>>>>> students the spring of 1984, there wasn't any live Acropora coral
>> anywhere
>>>>> (we did transects). It was shocking! In the mid 2000's Margaret Miller
>> and
>>>>> I tried to do our coral larval rearing research working from the
>>>>> lighthouse, and still almost no coral, and the large Orbicella colonies
>>>>> were mostly dead as well. I am glad I had a chance to see this reef
>> (and
>>>>> many similar ones in Puerto Rico) back in the day, because I am pretty
>> sure
>>>>> they won't recover within what is left of my lifetime. There may be
>> great
>>>>> live coral gardens in places like the Solomons, but the situation in
>> the
>>>>> Caribbean is dire and getting worse in my experience.
>>>>> That said: I think it would be useful for Coral-List researchers to
>> start
>>>>> a list of places within the Caribbean that are still close to what was
>> the
>>>>> norm back in the 1970s. If there are clusters of localities that
>> haven't
>>>>> been impacted by bleaching, disease epidemics, flattened by major
>> storms
>>>>> but recovered, that would be a worthwhile list to compile and serve as
>> a
>>>>> basis for investigating factors that have allowed some places to
>> survive
>>>>> while others have succumbed.
>>>>> I volunteer to assemble such information if anyone out there is willing
>>>>> to share, and I send out an updated list monthly to all on Coral List.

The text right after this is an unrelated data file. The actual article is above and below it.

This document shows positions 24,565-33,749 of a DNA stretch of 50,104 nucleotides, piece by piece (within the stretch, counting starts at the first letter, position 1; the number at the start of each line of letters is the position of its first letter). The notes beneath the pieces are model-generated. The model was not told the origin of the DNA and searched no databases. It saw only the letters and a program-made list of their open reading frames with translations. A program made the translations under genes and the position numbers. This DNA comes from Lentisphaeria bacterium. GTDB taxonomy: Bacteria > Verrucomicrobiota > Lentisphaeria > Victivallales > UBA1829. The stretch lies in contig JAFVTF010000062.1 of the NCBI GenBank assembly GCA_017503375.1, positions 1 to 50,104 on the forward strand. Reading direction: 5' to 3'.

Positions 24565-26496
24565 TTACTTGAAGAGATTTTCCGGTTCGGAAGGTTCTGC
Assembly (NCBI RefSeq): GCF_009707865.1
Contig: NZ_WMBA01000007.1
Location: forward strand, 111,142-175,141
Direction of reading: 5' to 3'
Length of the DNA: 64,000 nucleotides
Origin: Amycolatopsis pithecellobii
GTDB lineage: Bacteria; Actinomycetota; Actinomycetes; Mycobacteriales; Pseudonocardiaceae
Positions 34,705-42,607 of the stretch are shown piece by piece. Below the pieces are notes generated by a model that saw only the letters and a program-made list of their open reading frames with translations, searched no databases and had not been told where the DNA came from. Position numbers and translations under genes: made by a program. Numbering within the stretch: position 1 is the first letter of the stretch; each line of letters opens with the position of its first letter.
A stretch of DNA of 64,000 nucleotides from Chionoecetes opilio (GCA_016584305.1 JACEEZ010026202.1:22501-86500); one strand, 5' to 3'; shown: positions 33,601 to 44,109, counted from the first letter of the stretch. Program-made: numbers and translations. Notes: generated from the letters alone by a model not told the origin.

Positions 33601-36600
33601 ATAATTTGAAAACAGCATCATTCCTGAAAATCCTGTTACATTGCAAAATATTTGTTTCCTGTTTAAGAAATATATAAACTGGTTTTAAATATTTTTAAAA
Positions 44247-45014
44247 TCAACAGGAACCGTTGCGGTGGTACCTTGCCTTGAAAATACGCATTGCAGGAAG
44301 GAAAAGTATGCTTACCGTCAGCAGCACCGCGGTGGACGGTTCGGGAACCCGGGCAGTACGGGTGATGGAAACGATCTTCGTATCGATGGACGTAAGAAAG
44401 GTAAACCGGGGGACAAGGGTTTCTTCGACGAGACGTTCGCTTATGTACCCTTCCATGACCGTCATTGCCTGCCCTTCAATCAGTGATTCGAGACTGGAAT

>> If
>>>>> you know of sites that still look like the 1975 version of Carysfort
>> and
>>>>> can document this with short video, collection of photos or even
>> better...
>>>>> data... and want to be part of such an effort, please contact me.
>>>>> Best,
>>>>> Alina
>> *************************************************************************
>>>>> Dr. Alina M. Szmant, CEO
>>>>> CISME Instruments LLC
>>>>> 210 Braxlo Lane,
>>>>> Wilmington NC 28409 USA
>>>>> AAUS Scientific Diving Lifetime Achievement Awardee
>>>>> cell: 910-200-3913
>>>>> Website:www.cisme-instruments.com
>>>>> **********************************************************
>>>>> Videos:  CISME Promotional Video 5:43 min
>>>>> https://www.youtube.com/watch?v=VAYeR9qX71A&t=6s
>>>>> CISME Short version Demo Video 3:00 min
>>>>> https://www.youtube.com/watch?v=Fa4SqS7yC08
>>>>> CISME Cucalorus 10x10 Sketch   4:03 minhttps://youtu.be/QCo3oixsDVA
>>>>> -----Original Message-----
>>>>> From: Coral-List<coral-list-bounces at coral.aoml.noaa.gov>  On Behalf Of